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Cybersecurity for AI-powered Attacks in 2024

Cybersecurity for AI-powered Attacks in 2024

The recent crackdown on phishing-as-a-service website LabHost exposed the startling evolution of cybercrime as a result of artificial intelligence (AI). This platform, used by over 2,000 criminals, defrauded over 70,000 UK victims, demonstrating the growing reach, ease and efficiency of AI-empowered cyber-attacks.

If a company has a presence online, it can fall victim to cyber-attacks. Few industries are safe from relentless and evolving cyber threats, and rapid advancements in AI are magnifying the problem.

Staying vigilant and up-to-date about such threats is essential. As risks increase, organisations must arm themselves with the right security measures and employee training to protect their operations and adapt to this threat landscape. It is important to monitor the problem – and know that while things seem very concerning, a combination of technical and human cyber-support can best protect any company.

Emerging attack trends in 2024: leveraging AI

Currently, threat actors are using AI for two main purposes: to steal Intellectual Property (IP) or for monetary gains, often intertwining both motives. In the LabHost example, criminals used the platform to obtain over one million passwords before it was shut down.

One of the most prevalent attack methods is phishing – Hornetsecurity’s annual report found that phishing accounted for more than 43.3% of email attacks last year. This is set to continue to grow as a result of Dark Web variants of well-known Large Language Models (LLMs) like ChatGPT. These variants, such as DarkBERT and WormGPT, can be used to create seemingly legitimate emails for phishing scams, and do this at a scale and speed a criminal could not accomplish alone.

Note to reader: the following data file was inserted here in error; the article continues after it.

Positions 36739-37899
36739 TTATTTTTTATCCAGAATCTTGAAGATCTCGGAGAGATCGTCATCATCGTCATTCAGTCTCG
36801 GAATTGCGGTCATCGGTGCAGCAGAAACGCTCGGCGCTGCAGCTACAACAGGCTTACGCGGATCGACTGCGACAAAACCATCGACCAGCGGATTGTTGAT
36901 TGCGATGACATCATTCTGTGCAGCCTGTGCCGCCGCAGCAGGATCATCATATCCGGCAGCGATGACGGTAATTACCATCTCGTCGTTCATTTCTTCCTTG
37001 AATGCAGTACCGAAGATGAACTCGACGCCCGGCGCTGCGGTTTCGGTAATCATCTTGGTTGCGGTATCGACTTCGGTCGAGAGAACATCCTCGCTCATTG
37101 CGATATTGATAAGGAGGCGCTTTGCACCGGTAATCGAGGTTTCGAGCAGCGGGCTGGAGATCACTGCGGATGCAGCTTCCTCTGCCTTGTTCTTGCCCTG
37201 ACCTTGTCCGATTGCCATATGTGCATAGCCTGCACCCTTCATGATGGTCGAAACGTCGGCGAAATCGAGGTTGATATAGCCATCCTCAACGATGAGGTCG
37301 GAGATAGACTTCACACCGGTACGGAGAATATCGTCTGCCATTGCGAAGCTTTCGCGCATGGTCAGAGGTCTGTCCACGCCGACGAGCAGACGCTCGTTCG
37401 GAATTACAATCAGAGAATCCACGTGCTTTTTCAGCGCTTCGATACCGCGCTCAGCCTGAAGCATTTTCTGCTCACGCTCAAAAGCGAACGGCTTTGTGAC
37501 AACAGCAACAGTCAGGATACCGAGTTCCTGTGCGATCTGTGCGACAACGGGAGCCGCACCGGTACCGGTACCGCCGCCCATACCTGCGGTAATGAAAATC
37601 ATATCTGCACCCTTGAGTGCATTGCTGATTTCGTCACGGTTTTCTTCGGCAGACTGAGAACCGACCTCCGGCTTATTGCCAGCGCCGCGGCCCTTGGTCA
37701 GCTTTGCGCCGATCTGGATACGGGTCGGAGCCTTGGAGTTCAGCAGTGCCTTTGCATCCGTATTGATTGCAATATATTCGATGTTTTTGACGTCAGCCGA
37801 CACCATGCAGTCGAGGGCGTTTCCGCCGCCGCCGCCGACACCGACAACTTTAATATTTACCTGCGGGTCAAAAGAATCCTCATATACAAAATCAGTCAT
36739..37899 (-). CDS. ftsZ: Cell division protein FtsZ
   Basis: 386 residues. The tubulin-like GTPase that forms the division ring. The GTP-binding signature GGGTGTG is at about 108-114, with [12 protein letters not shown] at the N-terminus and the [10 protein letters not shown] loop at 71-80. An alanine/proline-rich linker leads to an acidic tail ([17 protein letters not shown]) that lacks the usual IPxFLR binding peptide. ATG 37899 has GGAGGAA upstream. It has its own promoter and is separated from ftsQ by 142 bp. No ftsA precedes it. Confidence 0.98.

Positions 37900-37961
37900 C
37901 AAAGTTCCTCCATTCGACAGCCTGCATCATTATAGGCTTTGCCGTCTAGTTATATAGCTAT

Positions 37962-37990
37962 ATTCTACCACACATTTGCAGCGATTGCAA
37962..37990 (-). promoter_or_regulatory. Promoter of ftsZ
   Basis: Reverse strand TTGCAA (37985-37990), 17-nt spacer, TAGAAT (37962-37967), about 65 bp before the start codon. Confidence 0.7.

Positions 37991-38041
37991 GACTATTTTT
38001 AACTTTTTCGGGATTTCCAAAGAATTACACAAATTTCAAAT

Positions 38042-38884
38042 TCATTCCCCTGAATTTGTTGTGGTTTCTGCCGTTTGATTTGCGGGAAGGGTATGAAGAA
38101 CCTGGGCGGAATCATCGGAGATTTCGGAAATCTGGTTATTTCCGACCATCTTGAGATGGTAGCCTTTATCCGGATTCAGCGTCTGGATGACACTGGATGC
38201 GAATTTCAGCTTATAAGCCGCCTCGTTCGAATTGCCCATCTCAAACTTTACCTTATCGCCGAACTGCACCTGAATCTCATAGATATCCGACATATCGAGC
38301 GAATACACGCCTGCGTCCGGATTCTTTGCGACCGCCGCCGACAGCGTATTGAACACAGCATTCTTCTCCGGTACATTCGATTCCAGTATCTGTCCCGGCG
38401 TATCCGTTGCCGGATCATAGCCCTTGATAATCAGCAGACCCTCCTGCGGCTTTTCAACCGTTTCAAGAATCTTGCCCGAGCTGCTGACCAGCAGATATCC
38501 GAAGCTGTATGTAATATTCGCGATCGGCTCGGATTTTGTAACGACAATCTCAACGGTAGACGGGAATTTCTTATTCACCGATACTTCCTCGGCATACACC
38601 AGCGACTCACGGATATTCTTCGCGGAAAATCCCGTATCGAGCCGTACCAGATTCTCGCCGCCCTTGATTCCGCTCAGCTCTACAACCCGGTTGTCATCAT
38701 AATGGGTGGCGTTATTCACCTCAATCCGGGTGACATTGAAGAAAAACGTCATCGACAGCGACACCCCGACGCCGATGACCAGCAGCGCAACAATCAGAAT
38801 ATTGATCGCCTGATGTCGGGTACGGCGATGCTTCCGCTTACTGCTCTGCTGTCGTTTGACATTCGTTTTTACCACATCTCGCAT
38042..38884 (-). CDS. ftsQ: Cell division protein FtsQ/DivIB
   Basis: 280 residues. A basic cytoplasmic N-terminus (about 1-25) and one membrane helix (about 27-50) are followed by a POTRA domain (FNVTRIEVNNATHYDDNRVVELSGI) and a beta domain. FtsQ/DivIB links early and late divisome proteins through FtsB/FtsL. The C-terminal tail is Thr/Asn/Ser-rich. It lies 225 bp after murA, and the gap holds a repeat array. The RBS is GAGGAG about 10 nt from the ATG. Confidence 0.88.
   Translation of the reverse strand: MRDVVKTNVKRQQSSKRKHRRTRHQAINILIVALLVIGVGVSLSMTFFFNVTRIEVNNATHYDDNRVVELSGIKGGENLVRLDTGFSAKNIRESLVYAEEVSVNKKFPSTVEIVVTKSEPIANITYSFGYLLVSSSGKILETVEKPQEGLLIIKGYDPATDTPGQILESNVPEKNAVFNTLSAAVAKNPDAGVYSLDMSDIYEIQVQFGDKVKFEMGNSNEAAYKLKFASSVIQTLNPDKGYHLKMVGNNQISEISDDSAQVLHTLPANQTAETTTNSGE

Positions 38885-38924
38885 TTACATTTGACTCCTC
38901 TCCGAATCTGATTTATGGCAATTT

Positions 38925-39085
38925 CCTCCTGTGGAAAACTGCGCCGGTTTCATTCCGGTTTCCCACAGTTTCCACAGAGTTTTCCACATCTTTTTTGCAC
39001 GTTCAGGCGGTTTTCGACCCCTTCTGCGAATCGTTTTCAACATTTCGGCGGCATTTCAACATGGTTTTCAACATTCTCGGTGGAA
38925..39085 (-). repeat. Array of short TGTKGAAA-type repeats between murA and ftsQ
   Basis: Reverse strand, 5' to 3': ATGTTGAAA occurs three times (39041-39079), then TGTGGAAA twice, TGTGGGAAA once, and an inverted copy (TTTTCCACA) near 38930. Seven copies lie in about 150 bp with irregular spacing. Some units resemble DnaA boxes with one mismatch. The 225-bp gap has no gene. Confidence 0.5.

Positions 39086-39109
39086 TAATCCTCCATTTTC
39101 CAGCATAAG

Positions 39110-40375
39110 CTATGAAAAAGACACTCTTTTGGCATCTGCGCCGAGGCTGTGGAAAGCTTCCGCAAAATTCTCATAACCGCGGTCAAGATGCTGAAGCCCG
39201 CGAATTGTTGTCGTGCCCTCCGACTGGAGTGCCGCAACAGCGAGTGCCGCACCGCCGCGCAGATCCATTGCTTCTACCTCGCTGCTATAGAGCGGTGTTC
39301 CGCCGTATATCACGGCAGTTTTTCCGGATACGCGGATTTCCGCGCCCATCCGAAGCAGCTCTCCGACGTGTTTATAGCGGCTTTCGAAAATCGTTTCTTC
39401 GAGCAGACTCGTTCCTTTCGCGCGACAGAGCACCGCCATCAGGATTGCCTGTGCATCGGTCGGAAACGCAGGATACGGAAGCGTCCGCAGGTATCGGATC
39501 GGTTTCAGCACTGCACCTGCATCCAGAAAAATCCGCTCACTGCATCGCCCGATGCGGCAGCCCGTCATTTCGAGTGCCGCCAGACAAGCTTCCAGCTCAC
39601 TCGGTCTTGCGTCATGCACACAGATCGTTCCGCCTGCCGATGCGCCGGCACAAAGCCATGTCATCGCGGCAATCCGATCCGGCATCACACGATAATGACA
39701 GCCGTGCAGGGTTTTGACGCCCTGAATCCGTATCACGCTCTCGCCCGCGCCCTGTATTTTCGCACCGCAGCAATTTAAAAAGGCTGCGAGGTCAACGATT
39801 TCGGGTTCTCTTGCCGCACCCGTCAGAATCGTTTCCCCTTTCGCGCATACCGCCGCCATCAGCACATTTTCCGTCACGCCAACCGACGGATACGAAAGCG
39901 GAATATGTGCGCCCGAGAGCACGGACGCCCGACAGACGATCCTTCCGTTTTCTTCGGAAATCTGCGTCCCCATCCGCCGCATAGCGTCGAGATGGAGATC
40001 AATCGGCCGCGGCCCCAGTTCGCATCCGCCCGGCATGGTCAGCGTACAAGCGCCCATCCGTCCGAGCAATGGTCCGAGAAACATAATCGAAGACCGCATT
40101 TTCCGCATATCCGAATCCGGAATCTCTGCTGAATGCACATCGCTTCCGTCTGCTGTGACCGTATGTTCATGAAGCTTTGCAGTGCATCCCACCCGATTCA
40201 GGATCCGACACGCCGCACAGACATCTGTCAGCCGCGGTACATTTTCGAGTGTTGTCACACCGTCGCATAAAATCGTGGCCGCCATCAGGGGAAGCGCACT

Brand impersonation is another popular AI attack vector with familiar names such as Amazon, Microsoft, LinkedIn, FedEx, DHL and Netflix ranking among the top 10 most impersonated brands. Perpetrators frequently use tools enhanced by AI to specifically steal login credentials to carry out such impersonations. Multi-factor authentication (MFA) bypass kits are often used for this type of attack. These kits enable attackers to avoid additional security measures and steal a user’s login credentials.

Tools such as EvilProxy and W3LL typically create deceptive log-in pages that capture a user’s credentials while passing them to the real service they are attempting to log in to. In the presence of these kits, the user’s session tokens are hijacked and can then be used by attackers to continually log in to the legitimate service as an ‘authentic’ user. Criminals are increasingly exploiting public trust in legitimate popular services – as well as visual cues such as authentic company logos and design – to trick people into revealing their information, relying on trust as well as malicious AI.

The last significant and concerning use of AI by attackers is deepfakes. In a notorious case in Hong Kong, an employee was deceived into authorising a £20 million (HK$200m) payment to a person who assumed the identity and voice of a Senior Officer at the company. These advanced spoofing attacks show the unending challenges AI is producing by bypassing strong cybersecurity provisions.